What happens, though, when a commitment to diversity and respect for other cultures clashes with other commitments, such as the protection of children against violence? Historian Lillian Faderman (feminist, lesbian, daughter of an immigrant Jewish single mother -- impeccable diversity credentials) cowrote with Ghia Xiong a book on Hmong immigrants in the United States, I begin my life all over: the Hmong and the American immigrant experience (Beacon Press, 1998). "In Laos," they noted, "for a loving parent to beat a child until he was bruised was considered an appropriate, tried-and-true method of teaching him. Hmong parents are puzzled when their American children accuse them of 'child abuse,' as they learned at school such treatment is called. They are devastated when the children threaten to report them to the authorities, as their American teachers informed them they should do if they are being abused." Faderman and Xiong seem to side completely with the parents here; and I have talked to diversity managers who seem to assume that in any conflict of norms, Old Country ways should always prevail against American cultural imperialism. (See also Susan Moller Okin et al., Is multiculturalism bad for women? (Princeton, 1999) and Vijay Prashad, Everybody was Kung Fu fighting: Afro-Asian Connections and the Myth of Cultural Purity [Beacon Press, 2001].)

Should American teachers ignore bruises on Hmong children, but not on white ones? Breaking the perverse wills of children is an explicit part of much traditional Christian teaching, carried on by James Dobson and other Christian-right gurus. Should Hmong parents be permitted to bruise their kids and still be regarded as "loving" by diversity managers, while Dobson must instruct his readers how to discipline their children without leaving visible marks?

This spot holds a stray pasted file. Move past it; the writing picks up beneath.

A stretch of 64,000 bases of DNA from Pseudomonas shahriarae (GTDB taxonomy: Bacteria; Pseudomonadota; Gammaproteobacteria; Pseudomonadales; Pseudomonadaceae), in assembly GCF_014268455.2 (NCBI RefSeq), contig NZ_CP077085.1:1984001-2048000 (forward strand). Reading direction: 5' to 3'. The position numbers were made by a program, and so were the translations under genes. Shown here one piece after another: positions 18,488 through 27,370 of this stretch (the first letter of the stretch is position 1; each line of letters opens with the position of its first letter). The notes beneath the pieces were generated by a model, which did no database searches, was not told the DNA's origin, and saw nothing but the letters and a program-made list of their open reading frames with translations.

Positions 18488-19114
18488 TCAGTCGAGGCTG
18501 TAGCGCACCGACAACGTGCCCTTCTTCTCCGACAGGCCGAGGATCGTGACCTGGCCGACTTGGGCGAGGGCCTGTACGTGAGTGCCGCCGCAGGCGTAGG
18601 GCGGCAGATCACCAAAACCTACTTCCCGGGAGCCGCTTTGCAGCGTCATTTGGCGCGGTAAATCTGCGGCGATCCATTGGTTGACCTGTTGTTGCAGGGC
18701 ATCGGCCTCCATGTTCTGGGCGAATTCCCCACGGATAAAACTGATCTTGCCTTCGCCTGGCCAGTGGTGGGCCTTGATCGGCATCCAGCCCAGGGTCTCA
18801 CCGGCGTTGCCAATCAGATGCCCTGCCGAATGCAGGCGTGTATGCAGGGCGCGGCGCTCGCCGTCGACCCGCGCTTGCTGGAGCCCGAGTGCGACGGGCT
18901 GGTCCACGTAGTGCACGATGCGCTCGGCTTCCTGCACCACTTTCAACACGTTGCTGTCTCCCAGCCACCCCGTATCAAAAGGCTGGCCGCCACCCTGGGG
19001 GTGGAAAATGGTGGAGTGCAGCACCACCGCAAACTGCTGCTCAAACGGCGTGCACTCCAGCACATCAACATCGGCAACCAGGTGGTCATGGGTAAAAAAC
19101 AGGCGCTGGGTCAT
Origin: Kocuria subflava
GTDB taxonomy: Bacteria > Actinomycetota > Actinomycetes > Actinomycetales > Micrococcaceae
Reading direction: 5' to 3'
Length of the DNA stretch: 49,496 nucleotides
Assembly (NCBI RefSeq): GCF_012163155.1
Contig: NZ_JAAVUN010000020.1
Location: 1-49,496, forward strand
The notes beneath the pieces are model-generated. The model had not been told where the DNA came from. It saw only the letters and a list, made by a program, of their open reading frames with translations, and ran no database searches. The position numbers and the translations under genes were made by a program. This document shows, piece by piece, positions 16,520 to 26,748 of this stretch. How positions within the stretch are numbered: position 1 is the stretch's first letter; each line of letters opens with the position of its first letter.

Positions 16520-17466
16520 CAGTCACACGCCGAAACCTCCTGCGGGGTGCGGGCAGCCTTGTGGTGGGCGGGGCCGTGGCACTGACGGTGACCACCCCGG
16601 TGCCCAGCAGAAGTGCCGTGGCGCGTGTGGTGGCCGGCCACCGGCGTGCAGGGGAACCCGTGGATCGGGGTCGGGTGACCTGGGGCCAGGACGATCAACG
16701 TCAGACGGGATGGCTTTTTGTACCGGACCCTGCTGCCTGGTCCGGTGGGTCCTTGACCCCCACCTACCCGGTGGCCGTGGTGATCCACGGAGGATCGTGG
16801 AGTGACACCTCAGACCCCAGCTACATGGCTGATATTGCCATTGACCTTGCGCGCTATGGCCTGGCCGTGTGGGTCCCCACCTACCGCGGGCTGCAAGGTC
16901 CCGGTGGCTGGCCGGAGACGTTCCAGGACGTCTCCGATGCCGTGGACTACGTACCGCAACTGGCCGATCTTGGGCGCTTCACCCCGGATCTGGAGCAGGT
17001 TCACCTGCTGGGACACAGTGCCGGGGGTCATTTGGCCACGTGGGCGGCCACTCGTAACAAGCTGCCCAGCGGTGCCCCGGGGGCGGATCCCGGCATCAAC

The question of parenting came up on another occasion when I was on a GLB panel speaking to an undergraduate health class. One of the students in the class asked us whether it wasn't reasonable, if the majority in a community sincerely believed gay parents were bad for their children, to take those children away from their parents? I posed an analogy: suppose that in a primarily Episcopalian community, the majority thinks that conservative evangelical parents are bad for their children; or that in a Protestant community, the majority thought Roman Catholics made unfit parents?

The questioner and some of the other students became upset, accusing me of religious intolerance. One student tried to defend me, pointing out that I wasn't really advocating the removal of children from Christian heterosexual families, only following the questioner's logic to its conclusion; but to no avail. The instructor complained in e-mail to a colleague of mine that I was "too combative." Which I am, often, but not in this case. I don't see why undergraduates couldn't follow a simple analogy; that a graduate student couldn't do so is alarming. Perhaps, instead of trying to show the questioner the flaw in her logic, I should have adopted her tactic, becoming distraught and accusing her of religious intolerance. Maybe it would have won me more sympathy from the class and instructor (though it's just as likely I'd have been accused of playing the victim), but would it have taught them anything?

I don't have a simple answer to my questions here, but I'm not asking them rhetorically either. The kind of conflict I'm talking about here is not a new one, but "diversity" sloganeering doesn't seem to have a way to deal with it. We're told, properly enough, to be respectful of other cultures (though not of very similar traditions within our own culture); but we must also protect children against abuse (as long as abuse isn't a treasured part of their exotic traditional cultures). The pretense of impartiality that diversity advocates seek to maintain simply ignores these conflicts, which is not going to make them go away.